Ten women have died under the care of maternity units last year – a figure that is 10 times higher than the "official" number reported by the Central Statistics Office.
And a total of 22 women have died under the care of maternity units in a two-year period.
Confirming last year's death toll, the HSE said it cannot give any breakdown of the hospitals involved or the medical causes of the deaths.
This is the first time the HSE has released annual national figures for maternal deaths and they conflict with statistics from the Central Statistics office which recorded just one maternity death last year, believed to be that of Savita Halappanavar.
The HSE has refused to give further details claiming that because the figures are small "there is a possibility that individual women could be identified and this would amount to the release of personal information".
However, it is already known, where eight of the deaths occurred.
These include three at Cork University Maternity Hospital, two at the Rotunda Hospital in Dublin and two at the capital's Coombe Hospital.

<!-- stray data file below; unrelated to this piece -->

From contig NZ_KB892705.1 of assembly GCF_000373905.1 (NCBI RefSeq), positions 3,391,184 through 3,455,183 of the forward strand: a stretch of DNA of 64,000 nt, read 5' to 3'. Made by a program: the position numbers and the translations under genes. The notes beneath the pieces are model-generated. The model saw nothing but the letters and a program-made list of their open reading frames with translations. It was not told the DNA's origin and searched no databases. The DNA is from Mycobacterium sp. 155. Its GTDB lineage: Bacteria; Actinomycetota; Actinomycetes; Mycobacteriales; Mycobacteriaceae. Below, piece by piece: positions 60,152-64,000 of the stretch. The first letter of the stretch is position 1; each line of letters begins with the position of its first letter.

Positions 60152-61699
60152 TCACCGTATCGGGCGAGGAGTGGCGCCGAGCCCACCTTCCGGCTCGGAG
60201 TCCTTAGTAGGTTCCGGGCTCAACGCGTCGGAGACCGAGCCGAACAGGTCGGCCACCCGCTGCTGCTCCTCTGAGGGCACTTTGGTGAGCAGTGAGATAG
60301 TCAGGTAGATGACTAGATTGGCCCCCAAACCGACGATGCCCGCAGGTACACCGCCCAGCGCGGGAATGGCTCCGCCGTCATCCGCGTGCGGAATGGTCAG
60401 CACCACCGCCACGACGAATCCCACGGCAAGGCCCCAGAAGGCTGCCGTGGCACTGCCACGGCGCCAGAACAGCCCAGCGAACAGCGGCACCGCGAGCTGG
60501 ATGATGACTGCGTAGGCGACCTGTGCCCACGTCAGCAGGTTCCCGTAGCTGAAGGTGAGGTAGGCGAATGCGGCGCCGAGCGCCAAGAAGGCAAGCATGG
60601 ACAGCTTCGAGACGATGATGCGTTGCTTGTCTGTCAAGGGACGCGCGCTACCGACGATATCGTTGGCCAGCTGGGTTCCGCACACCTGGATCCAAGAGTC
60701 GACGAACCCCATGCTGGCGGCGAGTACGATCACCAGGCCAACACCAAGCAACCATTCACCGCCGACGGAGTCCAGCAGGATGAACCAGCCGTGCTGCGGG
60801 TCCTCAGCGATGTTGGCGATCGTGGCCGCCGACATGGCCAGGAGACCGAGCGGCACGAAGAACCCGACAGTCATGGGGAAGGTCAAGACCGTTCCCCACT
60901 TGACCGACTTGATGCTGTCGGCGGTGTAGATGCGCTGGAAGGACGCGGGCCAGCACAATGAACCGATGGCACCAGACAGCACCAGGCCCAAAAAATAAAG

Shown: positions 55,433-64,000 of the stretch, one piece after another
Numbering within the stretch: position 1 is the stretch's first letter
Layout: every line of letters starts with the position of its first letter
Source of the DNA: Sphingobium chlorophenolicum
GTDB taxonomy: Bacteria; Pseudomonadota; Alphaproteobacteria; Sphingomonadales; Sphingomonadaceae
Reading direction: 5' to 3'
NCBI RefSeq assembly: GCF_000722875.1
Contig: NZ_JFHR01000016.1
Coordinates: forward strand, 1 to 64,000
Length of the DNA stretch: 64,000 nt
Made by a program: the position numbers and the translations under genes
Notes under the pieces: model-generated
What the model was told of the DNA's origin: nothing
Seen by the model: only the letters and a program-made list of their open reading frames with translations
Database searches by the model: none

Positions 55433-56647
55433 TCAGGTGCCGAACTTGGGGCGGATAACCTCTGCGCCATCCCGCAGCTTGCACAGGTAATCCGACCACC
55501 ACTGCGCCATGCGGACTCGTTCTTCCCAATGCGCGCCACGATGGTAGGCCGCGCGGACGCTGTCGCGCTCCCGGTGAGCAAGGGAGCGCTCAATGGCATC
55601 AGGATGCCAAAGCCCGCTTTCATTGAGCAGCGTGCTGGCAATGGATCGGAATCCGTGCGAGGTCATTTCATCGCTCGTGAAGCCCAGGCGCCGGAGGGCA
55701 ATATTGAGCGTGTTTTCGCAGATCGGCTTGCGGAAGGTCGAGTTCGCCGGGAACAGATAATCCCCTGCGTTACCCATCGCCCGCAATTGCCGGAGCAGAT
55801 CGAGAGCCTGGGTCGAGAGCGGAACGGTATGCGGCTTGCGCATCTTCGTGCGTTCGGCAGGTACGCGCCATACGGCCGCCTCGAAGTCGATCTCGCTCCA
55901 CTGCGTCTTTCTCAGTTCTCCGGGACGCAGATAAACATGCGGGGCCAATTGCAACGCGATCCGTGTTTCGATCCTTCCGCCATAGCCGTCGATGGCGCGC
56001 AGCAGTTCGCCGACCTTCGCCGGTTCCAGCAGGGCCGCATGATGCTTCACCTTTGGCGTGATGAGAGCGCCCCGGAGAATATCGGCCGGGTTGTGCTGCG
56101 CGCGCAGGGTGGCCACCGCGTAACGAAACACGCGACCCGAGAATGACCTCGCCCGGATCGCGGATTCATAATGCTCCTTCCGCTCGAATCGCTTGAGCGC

Ms Halappanavar also died at University Hospital Galway.
The HSE told irishhealth.com it did not collate national figures for maternal deaths prior to 2011 and the new figures were based on information it recently received from the health and safety body HIQA.
Of the 12 deaths in 2011, six are known to have taken place at Dublin maternity hospitals. The HSE and the Central Statistics Office use different criteria for the definition of "direct" and "indirect" maternal deaths which may account for the statistical differences.
Although there have been 22 maternal deaths in the past two years, Ireland's mortality rate is still regarded as low by international standards and is lower than the UK or America.